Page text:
Space travel is about to get a lot more eco-friendly as NASA prepares for next year’s Artemis II moon mission, which will feature electric vehicles (EVs) and fuel cell technology never before used by the agency. The voyage is the second scheduled flight of the Artemis program and the first mission that will include a staffed crew, Space.com reported.
The launch is tentatively scheduled for November 2024. According to NASA, Four astronauts will “venture around the moon” on Artemis II as part of a broader mission to establish a long-term presence on the moon for science and exploration.
Photo Courtesy Canoo
Canoo is a Torrance, CA-based EV manufacturer that recently announced the delivery of three Crew Transportation Vehicles (CTVs) to NASA’s Kennedy Space Center in Florida.
According to a July press release, the CTVs will transport the astronauts to the launch pad for the Artemis lunar missions and feature designs that aim to maximize comfort and safety during the nine-mile journey to the launch pad.
“We are thrilled to be a part of the Artemis missions and to deliver NASA`s first zero-emission built-for-mission crew transportation vehicles,” Tony Aquila, Canoo chairman and CEO, said in a statement. “It’s a very proud day for Canoo and all of our partners who worked so hard to ensure we perform our part to transport the astronauts for the first nine miles of every launch.”
Photo Courtesy Canoo
Canoo was awarded the NASA contract in April 2022. Space Explored reported that delivery is “one of the fastest turnarounds for the Artemis Program from contract to delivery.” By delivering the vehicles so far ahead of the launch, teams will have time to practice driving to the launch pad and build expertise in relevant procedures.
The Canoo vehicle will be NASA’s first crew transport van to be powered entirely by batteries, Space Explored noted.
However, it’s not the first EV dedicated to space missions. Tesla was first in that respect with its fleet of Model Xs for SpaceX crews flying on the Crew Dragon spacecraft.
Meanwhile, executives at Japanese automotive giant Toyota recently announced plans to use regenerative fuel cell technology to power a lunar rover with a crew, Reuters reported. That announcement was part of a larger collaboration between Japan and NASA.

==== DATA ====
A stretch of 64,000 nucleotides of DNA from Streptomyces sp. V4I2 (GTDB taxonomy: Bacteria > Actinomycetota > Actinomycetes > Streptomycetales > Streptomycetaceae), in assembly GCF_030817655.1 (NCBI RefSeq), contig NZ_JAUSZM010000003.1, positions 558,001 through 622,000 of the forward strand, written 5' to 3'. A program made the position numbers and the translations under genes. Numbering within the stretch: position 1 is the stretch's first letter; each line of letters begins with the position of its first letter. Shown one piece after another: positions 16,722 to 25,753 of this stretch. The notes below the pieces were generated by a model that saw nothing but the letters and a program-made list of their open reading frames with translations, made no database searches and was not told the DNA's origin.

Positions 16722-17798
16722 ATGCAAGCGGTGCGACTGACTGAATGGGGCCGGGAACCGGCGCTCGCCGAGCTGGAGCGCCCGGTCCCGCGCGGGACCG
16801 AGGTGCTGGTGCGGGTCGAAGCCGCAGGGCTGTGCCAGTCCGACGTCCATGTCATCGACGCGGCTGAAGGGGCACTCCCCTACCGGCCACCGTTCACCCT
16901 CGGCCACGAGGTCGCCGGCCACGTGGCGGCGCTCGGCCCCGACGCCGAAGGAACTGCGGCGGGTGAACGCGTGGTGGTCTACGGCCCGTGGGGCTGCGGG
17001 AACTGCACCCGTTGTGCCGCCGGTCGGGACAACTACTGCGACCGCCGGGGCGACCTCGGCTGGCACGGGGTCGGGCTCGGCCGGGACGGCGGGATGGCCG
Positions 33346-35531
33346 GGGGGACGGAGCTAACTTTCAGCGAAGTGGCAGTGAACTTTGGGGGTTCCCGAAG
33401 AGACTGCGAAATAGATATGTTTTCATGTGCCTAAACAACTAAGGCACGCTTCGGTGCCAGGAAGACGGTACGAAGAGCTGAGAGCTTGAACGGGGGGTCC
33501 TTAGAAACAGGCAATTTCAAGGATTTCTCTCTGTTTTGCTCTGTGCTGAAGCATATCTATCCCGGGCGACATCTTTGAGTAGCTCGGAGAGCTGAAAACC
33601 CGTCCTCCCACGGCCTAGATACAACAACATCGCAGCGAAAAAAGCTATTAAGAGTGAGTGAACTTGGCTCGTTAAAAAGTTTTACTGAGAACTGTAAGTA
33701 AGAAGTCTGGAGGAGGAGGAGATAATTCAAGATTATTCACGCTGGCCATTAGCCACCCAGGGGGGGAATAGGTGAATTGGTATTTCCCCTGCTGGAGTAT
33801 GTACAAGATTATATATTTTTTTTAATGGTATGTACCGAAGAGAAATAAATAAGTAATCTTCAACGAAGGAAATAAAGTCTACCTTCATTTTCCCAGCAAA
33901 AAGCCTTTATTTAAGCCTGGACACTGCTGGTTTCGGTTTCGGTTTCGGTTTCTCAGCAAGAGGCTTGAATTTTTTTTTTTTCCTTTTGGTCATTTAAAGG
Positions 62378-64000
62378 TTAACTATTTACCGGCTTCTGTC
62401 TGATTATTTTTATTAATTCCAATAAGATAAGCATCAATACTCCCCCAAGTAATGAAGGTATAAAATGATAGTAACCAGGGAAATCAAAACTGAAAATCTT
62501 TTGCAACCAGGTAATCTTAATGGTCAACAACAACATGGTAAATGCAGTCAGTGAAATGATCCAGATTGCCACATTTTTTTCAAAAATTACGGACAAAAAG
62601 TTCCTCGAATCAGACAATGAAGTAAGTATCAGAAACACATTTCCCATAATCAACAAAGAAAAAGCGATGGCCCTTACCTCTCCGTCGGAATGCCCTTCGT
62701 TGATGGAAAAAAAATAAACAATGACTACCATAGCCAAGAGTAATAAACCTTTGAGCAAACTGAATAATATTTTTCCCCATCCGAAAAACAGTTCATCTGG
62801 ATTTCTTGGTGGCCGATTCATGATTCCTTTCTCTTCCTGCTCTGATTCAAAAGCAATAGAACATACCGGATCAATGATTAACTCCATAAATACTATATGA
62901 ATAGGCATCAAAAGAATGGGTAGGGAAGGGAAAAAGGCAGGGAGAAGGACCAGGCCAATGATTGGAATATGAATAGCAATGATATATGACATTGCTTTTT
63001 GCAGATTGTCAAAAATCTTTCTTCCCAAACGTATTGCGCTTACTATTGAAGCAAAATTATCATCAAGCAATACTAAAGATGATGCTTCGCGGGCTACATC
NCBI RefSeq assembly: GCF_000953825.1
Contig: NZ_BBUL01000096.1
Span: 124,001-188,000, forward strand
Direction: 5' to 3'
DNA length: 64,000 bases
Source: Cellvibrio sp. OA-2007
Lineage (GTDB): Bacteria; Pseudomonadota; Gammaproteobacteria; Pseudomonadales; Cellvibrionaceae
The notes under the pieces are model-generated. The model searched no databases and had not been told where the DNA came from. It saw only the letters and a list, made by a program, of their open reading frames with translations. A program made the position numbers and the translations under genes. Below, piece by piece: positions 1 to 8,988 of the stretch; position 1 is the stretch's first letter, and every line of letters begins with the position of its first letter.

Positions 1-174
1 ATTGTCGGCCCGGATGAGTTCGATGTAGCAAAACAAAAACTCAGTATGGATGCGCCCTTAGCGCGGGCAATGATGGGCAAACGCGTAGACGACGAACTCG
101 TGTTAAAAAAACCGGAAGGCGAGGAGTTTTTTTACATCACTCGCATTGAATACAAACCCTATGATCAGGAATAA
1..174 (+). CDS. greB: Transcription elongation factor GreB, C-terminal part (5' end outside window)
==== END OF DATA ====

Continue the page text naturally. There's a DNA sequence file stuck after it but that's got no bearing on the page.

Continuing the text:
As Reuters noted, NASA expects Japan to provide a lunar rover with a “2029 target launch date” as part of the Artemis program. Toyota aims to secure an order for the manned lunar rover by the autumn of 2024. The vehicle itself should have the capacity to carry two astronauts for 42 days a year on missions and remain operational for a decade.
“Our idea is to continue with the lunar rover longer than those 10 years if there’s a company or arrangement that can supply the water needed for that,” Ken Yamashita, Toyota’s head of lunar exploration projects, told Reuters in an interview.
These initiatives came on the heels of NASA’s August 2022 selection of three companies to “further advance work on deployable solar array systems” that will help power the agency’s human and robotic exploration of the moon under the Artemis program.
Photo Courtesy NASA
A NASA press release at the time noted that reliable and sustainable power sources are “required to support lunar habitats, rovers, and even construction systems for future robotic and crewed missions.” To that end, the agency is supporting the “development of vertical solar arrays that can autonomously deploy up to 32 feet high and retract for relocation if necessary.”
“These prototypes will provide promising solutions for reliable power sources on the Moon, which are key to the success of almost anything we do on the surface,” NASA’s Niki Werkheiser said in a statement.